Royal Manana, DO, got a large tattoo during her residency training and also found that it helped her connect with patients. “If you’re in a geriatric population, you’re sending a very different message than if you’re working with adolescents,” says Dr. Show alter, associate dean at Pacific Northwest University of Health Sciences in Yakima, Washington.
Emergency physician Chris Maisey, DO, takes a more conservative view when it comes to tattoos in the workplace. “I know some of our docs have tattoos, but they’re covered by their scrubs, not out in the open,” says Dr. Maisey, who is president of the American College of Osteopathic Emergency Physicians.
Jeffrey Grove, DO, a family medicine physician in Largo, Florida, keeps an open mind. A few months ago, a patient (about my age) asked me whether I had a tattoo.
Before I had a chance to answer, he interrupted himself by asking whether doctors were allowed to have tattoos. He asked the questions pretty spontaneously-- in the context of his being restarted on a blood thinner after a period of time without it.
Mostly, he was mourning the realization that he wouldn't be able to get a long-coveted tattoo now that he was back on the medicine. He was curious, then embarrassed, and ultimately, the conversation returned to his health care situation. I don't think I ever answered him.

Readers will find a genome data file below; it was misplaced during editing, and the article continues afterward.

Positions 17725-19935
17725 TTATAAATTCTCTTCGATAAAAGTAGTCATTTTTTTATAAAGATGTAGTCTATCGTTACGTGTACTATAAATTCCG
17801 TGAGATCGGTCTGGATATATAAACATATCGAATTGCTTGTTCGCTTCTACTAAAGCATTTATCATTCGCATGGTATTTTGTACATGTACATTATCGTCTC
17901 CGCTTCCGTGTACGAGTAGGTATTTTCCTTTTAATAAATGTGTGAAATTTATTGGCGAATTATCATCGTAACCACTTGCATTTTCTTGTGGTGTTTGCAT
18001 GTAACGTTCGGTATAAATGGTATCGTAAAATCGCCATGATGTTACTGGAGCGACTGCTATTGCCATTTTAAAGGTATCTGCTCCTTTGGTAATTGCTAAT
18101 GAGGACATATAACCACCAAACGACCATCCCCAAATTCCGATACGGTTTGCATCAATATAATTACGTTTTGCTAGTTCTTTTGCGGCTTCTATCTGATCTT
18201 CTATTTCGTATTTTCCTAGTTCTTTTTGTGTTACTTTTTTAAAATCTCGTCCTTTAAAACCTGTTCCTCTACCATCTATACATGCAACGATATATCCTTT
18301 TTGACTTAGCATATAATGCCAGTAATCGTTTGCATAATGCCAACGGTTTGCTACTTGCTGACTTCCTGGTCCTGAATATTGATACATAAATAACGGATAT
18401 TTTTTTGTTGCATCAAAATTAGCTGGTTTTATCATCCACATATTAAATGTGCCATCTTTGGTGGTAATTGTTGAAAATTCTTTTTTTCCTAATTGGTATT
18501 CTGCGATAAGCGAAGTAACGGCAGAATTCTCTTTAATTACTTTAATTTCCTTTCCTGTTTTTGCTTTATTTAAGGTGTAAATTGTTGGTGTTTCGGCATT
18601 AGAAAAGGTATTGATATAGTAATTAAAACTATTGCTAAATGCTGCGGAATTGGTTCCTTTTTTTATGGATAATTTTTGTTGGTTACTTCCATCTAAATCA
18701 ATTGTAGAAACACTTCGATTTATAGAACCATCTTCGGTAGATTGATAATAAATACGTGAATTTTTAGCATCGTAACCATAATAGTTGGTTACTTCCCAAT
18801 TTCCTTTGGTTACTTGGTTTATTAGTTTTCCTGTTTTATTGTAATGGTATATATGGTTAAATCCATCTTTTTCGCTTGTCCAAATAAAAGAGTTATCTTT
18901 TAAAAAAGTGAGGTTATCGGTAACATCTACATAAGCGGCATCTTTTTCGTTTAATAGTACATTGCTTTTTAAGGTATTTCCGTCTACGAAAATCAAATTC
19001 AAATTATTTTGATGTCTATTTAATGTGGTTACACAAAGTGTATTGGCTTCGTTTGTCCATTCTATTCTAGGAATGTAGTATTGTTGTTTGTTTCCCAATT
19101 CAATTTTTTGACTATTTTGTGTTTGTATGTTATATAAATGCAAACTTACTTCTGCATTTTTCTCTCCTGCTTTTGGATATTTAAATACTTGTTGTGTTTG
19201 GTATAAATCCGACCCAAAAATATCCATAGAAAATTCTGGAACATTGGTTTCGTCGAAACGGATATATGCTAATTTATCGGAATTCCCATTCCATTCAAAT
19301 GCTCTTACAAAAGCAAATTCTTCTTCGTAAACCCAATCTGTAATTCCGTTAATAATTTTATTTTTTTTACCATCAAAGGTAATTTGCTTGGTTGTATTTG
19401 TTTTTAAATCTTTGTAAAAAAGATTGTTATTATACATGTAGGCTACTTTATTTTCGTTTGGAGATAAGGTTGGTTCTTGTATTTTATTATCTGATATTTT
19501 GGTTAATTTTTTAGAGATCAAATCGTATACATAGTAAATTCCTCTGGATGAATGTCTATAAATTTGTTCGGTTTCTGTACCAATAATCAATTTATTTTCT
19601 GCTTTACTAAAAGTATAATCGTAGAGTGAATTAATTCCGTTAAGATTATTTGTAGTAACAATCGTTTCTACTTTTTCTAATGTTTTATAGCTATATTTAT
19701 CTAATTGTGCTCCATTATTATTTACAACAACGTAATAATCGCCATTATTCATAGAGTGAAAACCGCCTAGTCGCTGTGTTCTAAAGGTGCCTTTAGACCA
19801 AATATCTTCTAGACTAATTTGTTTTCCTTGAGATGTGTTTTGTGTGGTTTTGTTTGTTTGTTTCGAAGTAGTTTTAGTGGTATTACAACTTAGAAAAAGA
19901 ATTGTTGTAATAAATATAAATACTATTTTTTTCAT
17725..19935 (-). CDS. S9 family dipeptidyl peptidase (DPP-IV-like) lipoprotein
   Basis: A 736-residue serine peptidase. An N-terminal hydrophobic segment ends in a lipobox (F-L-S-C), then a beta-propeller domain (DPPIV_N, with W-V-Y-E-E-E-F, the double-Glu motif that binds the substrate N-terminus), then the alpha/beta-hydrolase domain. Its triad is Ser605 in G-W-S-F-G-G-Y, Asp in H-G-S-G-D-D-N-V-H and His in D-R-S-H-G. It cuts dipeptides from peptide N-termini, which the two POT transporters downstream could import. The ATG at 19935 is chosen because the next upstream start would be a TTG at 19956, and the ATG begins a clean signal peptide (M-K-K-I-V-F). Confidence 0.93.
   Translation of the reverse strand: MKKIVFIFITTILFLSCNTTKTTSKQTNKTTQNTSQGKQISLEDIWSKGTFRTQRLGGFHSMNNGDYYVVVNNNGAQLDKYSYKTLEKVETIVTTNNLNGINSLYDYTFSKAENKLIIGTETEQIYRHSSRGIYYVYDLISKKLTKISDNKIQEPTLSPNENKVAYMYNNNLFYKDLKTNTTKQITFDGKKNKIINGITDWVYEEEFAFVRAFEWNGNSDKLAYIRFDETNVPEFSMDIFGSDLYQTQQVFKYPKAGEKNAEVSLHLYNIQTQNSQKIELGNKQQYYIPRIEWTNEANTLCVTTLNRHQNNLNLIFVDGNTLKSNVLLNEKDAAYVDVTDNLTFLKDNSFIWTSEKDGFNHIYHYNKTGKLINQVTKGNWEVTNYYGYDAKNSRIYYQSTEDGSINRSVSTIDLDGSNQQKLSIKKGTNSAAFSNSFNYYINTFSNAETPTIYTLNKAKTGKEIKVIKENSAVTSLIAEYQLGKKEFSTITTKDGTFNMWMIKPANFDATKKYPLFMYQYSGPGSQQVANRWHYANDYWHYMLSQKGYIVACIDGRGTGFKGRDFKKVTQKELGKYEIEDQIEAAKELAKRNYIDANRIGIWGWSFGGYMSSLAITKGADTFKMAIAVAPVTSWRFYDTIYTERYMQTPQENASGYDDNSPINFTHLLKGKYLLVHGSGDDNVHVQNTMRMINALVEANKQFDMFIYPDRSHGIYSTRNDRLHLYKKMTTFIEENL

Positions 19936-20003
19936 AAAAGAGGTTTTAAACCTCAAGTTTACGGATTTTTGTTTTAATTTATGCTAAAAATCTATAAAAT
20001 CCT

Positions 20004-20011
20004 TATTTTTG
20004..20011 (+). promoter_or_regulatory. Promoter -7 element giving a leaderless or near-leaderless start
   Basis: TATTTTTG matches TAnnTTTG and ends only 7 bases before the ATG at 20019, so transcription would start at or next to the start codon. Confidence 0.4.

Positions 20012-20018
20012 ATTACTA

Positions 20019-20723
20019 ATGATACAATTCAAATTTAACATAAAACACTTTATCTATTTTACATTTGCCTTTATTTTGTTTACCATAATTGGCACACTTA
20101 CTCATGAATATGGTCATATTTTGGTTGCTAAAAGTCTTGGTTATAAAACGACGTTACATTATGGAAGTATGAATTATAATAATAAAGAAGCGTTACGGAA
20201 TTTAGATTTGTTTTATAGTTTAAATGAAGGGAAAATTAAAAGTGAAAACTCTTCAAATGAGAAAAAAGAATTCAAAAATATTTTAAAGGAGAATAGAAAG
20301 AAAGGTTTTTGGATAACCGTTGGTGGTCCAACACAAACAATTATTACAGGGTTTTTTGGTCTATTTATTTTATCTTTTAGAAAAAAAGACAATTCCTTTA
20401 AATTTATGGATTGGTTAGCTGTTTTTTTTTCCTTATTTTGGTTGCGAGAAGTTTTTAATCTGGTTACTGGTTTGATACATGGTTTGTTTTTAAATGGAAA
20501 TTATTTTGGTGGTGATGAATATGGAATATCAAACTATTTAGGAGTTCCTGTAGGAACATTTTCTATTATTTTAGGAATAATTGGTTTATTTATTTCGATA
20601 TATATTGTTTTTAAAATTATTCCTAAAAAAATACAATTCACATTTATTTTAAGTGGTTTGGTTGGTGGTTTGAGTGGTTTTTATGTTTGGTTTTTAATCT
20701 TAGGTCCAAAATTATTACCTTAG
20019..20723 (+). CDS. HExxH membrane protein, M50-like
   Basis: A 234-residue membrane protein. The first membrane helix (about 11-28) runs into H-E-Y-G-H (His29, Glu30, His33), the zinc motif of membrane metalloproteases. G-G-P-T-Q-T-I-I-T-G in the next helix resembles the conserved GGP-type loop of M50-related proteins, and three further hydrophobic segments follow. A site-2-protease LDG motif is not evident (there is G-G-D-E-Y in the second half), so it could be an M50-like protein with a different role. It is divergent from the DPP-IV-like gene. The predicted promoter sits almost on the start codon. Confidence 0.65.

I don't believe it's the personal nature of the inquiry that bothered me (I tend to be a pretty self-disclosing doctor). But after several days of chuckling, I moved from a place of amusement, to one of deeper consideration.
I briefly did some Internet research on the topic of physicians with tattoos and came across a plethora forum in which applicants who were interviewing for medical school and residency training were discussing the need to “cover up” tattoos during the interview process. These forums made it quite clear-- in the land of auditions and under the guise of professionalism, doctors shouldn't have tattoos.
Many universities and hospitals, in fact, have dress codes prohibiting display of potentially offensive tattoos and promoting the covering of all tattoos “when feasible”. Of course, there are the distinguished doctors who get tattoos to honor their patients (see article here). Or those who tattoo themselves with their end of life wishes (see article here).
This article even features a picture of a young hip osteopathic doctor with a pretty sweet sleeve tattoo (look right: she looks a lot like one of the characters from Grey's Anatomy). The story quotes a 2006 study from The Journal of Dermatology that 36% of people born between the years 1975-1986 have tattoos.
Despite my own secret desire to be a rebel, I must admit that I, too, hold onto some pretty traditional ideas around professionalism. Though I don't often wear skirts or a white coat to work, I do believe in dressing professionally for my patients' makes.